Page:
PS audio Perfect Wave DAC MKII or Metrum Octave

I currently have a Metrum Octave with an audiophilleo-2 feeding USB to it (USB is my primary source). I've been getting the upgrade bug recently and have been looking at the PWD MKII, which apparently doesn't need a USB->SPDIF converter. Financially, this would be a pretty substantial increase, but would I really get that much more out of it? Has anyone compared the two?

I went from a Metrum Octave to a LampizatOr Gen 4/Level 4 DAC and couldn't be happier. It wasn't until I put the Lamp in that I realized how unnatural and unmusical the Metrum was. The two DACs are NOT peers.
There is a brief comparison in this review:

You may be able to correspond with the author about the comparison. You should also check out the PS Audio forums about the problems with getting the Perfectwave Dac to work as part of a server based system if you are interested in that.
Tomcy6: Thanks for the link. I believe that is the PWD MKI, not MKII, but still very helpful
Any update on your DAC decision?

I'm a two chassis Octave owner thinking of reconfiguring my digital front end and the Metrum's limited I/O has me looking around. At the time I immediately bonded with the soul of the Octave and am very apprehensive to look elsewhere.

The HEX is an obvious choice but I was hoping they would have included some type of word/bit rate indication. With so much different media out there I'd like to know what I'm listening to.

My other concern with the HEX is the quality of the sourced USB receiver since USB may play into my reconfiguration.
I would highly recommend the following, in no particular order; The Lynx Hilo, exaSound e20 MKIII and the Antelope Platinum. The first two I have heard and cost around $2,500-$2,900. The Antelope retails for around $4,800.

The exaSound is a great choice based on price/performance/DSD.
The Lynx is a little limited on DSD but also has an ADC if one has a need for it.

The Antelope should be a killer DAC for the price but I can only go buy the specs so make sure you get a home demo.

Also till about a month ago I owned the PSA PW DAC MKII. I was one of the first to own the PW MKI and bridge option.

As good as it was others have surpassed it. I own the exaSound e20 MKIII. I am exchanging mine for the new clock option. Right now it is only $100 extra over the base clock in the MKIII.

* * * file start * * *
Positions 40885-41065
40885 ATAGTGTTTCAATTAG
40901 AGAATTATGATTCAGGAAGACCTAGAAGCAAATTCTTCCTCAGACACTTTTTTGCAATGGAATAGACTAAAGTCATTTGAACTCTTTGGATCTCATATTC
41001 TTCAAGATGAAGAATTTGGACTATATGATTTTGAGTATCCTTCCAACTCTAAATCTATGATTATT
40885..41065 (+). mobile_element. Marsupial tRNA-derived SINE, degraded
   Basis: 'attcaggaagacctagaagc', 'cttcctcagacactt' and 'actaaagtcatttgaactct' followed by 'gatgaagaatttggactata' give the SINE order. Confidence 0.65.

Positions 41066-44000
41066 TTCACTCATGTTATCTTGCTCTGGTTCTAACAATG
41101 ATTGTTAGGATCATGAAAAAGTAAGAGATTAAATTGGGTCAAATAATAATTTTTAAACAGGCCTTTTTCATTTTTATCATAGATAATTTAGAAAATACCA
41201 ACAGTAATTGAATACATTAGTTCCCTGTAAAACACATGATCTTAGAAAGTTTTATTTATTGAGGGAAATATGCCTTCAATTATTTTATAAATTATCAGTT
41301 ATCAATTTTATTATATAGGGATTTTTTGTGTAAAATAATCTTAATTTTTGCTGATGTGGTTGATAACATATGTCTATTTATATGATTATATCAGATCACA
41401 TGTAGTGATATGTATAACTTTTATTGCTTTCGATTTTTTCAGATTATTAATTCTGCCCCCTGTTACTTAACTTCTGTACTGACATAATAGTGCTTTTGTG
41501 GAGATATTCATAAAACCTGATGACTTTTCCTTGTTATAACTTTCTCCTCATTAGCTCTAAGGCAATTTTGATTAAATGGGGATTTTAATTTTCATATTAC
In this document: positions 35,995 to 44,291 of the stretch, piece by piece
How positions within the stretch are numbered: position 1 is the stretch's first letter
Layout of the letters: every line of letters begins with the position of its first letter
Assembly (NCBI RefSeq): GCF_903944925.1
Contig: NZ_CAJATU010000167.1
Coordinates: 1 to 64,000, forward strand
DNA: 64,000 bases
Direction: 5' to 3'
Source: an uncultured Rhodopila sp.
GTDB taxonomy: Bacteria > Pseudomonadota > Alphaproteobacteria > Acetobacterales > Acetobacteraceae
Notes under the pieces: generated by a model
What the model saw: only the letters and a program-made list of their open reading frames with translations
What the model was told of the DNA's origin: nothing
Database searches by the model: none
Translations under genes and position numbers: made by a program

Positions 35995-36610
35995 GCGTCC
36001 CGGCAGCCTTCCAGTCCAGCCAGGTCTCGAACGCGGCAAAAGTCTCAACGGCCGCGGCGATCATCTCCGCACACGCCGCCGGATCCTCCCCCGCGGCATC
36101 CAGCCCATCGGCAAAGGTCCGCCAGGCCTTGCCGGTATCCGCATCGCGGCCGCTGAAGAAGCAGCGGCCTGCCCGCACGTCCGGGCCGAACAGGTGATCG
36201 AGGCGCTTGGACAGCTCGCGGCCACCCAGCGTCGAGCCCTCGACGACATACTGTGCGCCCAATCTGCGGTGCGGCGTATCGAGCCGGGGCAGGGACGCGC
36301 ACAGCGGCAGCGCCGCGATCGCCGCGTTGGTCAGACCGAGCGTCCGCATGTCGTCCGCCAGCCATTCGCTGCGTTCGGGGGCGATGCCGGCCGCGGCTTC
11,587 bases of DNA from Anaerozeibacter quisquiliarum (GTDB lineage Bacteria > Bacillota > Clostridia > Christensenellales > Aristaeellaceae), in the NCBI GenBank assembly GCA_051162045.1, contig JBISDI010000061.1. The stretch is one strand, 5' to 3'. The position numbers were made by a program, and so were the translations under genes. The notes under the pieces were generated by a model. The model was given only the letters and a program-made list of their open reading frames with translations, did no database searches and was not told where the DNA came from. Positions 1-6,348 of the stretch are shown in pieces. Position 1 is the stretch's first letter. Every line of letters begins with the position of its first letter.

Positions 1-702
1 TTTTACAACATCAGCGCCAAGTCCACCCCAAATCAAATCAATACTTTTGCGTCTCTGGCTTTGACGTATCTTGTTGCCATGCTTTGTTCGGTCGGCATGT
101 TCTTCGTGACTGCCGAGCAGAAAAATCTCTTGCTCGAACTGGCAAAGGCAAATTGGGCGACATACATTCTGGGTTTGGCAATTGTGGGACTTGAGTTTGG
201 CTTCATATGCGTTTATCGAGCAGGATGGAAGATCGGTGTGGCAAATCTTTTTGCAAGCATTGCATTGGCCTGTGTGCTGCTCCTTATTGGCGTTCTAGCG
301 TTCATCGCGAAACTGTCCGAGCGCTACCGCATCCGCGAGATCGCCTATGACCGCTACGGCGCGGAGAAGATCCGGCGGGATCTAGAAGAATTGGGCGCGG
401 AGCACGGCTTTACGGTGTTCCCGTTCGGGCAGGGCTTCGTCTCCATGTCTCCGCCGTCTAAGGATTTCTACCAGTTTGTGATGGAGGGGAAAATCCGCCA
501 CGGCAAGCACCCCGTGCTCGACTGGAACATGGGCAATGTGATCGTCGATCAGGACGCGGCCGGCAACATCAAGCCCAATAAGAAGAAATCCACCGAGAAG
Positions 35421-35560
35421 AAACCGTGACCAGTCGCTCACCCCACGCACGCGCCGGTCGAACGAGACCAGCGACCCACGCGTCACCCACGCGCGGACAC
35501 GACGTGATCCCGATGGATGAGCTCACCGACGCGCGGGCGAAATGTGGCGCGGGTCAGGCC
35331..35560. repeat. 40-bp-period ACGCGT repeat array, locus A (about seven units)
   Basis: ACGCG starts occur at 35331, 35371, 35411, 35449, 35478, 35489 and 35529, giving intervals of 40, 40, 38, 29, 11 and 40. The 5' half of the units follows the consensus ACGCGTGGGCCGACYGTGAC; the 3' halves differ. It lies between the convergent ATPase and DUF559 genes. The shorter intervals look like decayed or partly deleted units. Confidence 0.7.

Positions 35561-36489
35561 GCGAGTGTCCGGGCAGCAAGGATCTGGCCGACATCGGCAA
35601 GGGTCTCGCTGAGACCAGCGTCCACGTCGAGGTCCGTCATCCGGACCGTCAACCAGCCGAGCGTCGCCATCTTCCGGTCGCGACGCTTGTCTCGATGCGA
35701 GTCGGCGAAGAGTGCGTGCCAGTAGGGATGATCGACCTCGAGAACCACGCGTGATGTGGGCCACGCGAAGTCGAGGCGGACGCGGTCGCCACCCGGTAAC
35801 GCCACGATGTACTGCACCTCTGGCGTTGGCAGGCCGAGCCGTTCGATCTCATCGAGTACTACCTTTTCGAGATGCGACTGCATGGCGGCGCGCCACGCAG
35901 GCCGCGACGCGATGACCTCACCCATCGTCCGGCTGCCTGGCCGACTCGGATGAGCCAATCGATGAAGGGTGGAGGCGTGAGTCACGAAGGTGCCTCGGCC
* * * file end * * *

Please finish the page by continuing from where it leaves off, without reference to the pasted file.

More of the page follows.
One thing more. I believe that any up-sampling/over-sampling, filtering, etc should be done in the computer and not in the DAC. That is one reason why I did not choose the Vega DAC.
One thing more. I believe that any up-sampling/over-sampling, filtering, etc should be done in the computer and not in the DAC.
The drawback I see is the need to send more data to the DAC.
Well all the "data" is processed in the computer. You are actual sending less not more. And most computers today (64 bit, quad-core, 16gb ram) can easily handle all of it plus more at the same time vs the most modern DAC chips. Plus the computer and the software can be easily updated vs the DAC chip inside the DAC. And why add more and hard to do tasks for the DAC Chip to perform.
And the speed of the USB connections in the most current DACs can easily handle the flow.

I am not saying you have to up-sample etc, just that if you wanted to that to do it in the computer is IMHO the better way.

So by your statement all the data is being sent to the DAC because the DAC IS up-sampling all the time. Now maybe there is a small computer in the Vega. But why would I want a small under powered computer that is noisy inside my DAC. If the Vega gave me a choice to up-sample or to not then maybe I would consider it. Assuming there is no internal computer in it.

And yes I realize that all/most DACs have a sort of computer in them. Just not the type I mean.
Well all the "data" is processed in the computer. You are actual sending less not more.
When you upsample, you are adding bits. Upsample from 16 to 24 bits increases the file ~6X. If Upsample on computer, how are you sending less and not more to the DAC?
Well yes and no. what I meant was the computer is doing all the data/computational processing of up/over-sampling (and any filtering, etc) and the DAC is not so it is not being asked to do more, it is doing less processing. So the DAC can use all of its capabilities to just play back the "native" audio file. Otherwise the DAC would have to do both/all at the same time. So then the DAC is processing the up/over-sampling, filtering, etc and playing the file so that is more data not less.
I don't understand ... all important is it works for you.

BTW, you can classify DAC as a embedded computer system. It designed for specific applications so should not concern off loading processing from it.